Podcast: Joy-Centered Learning for the Reluctant Learner

Joy-Centered Learning for the Reluctant Learner

This podcast episode addresses a specific question: What do I do about children who refuse to learn—children who:

  • balk,
  • throw fits,
  • and are consistently in a bad mood about their education?

How do we address this?

What we need to do is step back from insistence and coercion and rediscover the joy of learning—whether that comes through interest or directed school subjects. I will offer you a strategy for how to recapture some of that connection and joy in learning, even in relation to academic subjects.

Listen to the Podcast

Show Notes

Can Learning and Pleasure Co-Exist?

There’s a dichotomy that we’ve accepted that children are driven by pleasure alone and that, left to their own devices, would simply play with LEGO or watch their favorite YouTube channel all day. We don’t believe that there is inherent beauty or enjoyment to be had in multiplication tables, analyzing the grammar of a sentence, or writing about the Civil War. We see these as tasks that children have to be encouraged—or punished—into doing.

What this leads to is the idea that “real learning” occurs through requirement, and accidental-byproduct-learning happens through interests. Even if we say we value our child’s interests, we still see it as a secondary way of learning, a lesser way. Because it’s based in delight, the ethic that we’ve grown up with in the United States says that it’s not as valuable.

We know that there will come a time, maybe for college admissions, that they will need to prove that they know how to reduce a fraction—even if they can functionally do fractions while sewing or cooking—and we believe we will have failed as parents and teachers if we have not prepared them for that moment.

All Children Are Learning and We Can’t Stop Them

Whether playing a video game and calculating the risk factor of taking another hit and losing health, or deciding if they’ve measured their fabric correctly enough to make a cut, or changing up their written dialect when they’re texting a friend or their grandma, these are the decisions and critical thinking processes that are going on in our kids behind the scenes.

Learning is non-stop, it is largely invisible, and it is already tied to our school subjects—we just haven’t made the connection yet.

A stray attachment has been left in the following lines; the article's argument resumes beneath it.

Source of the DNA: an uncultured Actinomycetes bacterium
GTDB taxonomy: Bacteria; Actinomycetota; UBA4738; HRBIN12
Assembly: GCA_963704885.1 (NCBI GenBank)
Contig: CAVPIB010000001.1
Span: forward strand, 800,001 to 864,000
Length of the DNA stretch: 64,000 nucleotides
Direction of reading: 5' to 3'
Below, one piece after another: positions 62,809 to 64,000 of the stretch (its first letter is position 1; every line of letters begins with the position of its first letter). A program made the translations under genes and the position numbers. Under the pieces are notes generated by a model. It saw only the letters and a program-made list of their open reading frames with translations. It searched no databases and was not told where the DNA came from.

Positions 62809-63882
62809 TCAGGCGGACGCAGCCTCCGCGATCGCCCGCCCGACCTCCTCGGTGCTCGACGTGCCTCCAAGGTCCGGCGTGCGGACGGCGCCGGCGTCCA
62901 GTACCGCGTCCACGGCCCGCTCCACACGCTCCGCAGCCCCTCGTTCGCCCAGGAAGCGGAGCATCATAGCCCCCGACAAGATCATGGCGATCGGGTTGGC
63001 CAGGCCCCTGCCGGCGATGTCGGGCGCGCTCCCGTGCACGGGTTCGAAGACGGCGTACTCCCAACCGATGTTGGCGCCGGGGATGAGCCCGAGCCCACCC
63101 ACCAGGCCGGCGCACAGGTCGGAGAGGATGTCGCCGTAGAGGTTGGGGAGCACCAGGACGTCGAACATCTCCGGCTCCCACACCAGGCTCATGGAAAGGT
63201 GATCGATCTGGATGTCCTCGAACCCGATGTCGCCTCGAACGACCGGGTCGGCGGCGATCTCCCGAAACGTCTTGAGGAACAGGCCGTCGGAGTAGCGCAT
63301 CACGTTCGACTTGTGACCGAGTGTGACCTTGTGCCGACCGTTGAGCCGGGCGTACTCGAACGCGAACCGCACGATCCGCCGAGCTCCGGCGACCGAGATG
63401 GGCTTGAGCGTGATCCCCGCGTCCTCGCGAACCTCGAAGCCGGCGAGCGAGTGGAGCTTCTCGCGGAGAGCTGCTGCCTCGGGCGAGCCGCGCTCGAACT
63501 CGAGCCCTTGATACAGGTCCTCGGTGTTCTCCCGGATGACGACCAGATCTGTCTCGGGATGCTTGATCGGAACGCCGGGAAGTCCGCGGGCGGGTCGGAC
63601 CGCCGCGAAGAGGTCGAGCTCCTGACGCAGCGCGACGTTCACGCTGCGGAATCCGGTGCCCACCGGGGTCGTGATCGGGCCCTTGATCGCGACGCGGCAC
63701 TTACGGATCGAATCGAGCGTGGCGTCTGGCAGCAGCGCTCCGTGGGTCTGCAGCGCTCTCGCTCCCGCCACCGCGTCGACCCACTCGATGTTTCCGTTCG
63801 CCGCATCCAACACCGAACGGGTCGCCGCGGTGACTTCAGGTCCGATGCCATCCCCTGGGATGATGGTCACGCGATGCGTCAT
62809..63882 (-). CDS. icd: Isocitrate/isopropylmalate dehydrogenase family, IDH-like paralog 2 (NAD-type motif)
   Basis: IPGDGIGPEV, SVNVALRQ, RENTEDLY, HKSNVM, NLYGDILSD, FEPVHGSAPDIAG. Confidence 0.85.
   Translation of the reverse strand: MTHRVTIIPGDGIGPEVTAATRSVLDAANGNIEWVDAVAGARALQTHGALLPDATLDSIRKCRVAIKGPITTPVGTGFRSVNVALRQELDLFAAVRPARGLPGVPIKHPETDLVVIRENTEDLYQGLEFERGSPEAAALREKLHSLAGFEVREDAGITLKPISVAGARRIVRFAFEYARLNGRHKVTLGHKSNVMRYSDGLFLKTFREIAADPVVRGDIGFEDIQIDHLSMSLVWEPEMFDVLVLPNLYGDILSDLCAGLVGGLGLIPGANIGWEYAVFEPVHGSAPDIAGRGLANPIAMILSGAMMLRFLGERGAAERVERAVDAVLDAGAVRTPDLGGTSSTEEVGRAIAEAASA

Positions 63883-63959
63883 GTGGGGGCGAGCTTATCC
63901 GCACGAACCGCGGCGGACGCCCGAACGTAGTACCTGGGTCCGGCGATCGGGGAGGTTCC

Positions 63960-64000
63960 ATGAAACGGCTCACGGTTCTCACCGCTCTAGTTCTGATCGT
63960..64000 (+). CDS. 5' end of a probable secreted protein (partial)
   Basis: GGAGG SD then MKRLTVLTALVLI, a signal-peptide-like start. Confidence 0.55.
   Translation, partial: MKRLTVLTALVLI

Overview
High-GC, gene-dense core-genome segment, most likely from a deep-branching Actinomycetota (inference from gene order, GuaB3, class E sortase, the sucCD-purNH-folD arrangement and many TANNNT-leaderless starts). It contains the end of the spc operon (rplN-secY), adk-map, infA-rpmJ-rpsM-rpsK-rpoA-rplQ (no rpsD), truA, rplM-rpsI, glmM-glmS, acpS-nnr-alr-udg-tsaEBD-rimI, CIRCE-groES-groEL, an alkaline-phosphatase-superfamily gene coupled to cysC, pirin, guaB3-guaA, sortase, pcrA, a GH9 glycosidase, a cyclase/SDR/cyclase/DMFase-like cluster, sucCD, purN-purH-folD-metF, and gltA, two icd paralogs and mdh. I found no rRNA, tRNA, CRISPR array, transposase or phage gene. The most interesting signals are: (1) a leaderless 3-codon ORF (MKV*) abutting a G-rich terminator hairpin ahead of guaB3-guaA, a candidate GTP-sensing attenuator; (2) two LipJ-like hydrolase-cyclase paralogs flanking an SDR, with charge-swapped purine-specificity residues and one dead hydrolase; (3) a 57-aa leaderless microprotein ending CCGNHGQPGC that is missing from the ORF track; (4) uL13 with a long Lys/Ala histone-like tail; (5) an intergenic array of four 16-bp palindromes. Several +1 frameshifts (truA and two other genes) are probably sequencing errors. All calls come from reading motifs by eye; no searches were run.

Seven Steps to Guide Your Child’s Education

1. Do nothing. Take a week where nothing is planned and let your kids do whatever is interesting to them. Spur that freedom by giving them even more opportunities to participate in their own lives.

2. Each night, reflect on what happened that day. Think of what your child actually did: from the big juicy conversation you had about their favorite movie series to the argument they had with their sibling and subsequent negotiations. Include everything they did and didn’t do. Assess how that child felt each day.

3. Tie the interest to a subject. Create a page with a box for each subject (reading, writing, math, science, history, grammar, personal interests & hobbies, miscellaneous). After you’ve listed the things your child has done, assign an item to each subject area. This will help you recognize how the things your kid has already done are adjacent to school subjects. Force the relationship if you have to.

4. At the end of the week, take those sheets and ask yourself: What’s missing? Are there any subjects that haven’t been naturally touched by their day-to-day activities? If you notice that something is missing, pause and think about how to address that one thing. You can support the development of what is already occurring by fanning those flames, but you really only need to focus on what’s missing.

5. Share with your kids. Show your sheets to your child and acknowledge how much they are doing meaningful activities. Your kids are using the tools they have to build their best life, and your job is to build on those tools to make their lives even happier instead of making them less happy in order to learn something we think they need to know.

  • Tie in the subjects that they are lagging in and show them how those subjects can enrich the activities they already love doing. Help your children discover the beauty inside the subject they don’t love by brainstorming with them the areas in their life where it may already be showing up in their life.
  • Set up a schedule to grow this skill. Build an interval training program to help them build up to a meaningful goal over time with built-in breaks.
  • If your child doesn’t feel fired up about a subject and you are out of ideas, hire a tutor or take an online class. Allow yourself some outside support.

6. Accommodate a child’s preference for when. Put this school subject into an hour of the child’s choosing when possible and try to create an environment that supports the child. Add a little coziness and warmth to the subject.

7. Only pick one lacking subject per month. When your child gets into a habit or routine, you can bring in another challenge the next month while continuing the previous one. Most of the time, refusal to learn comes from overload.

If you are trying to decide if this approach will work for you, keep in mind that you are ultimately in charge of your child’s education. During a year that feels abnormal, give yourself permission to experiment and see what would happen if you put your child’s joy at the center of their learning life. You may be surprised to see how much growth occurs.



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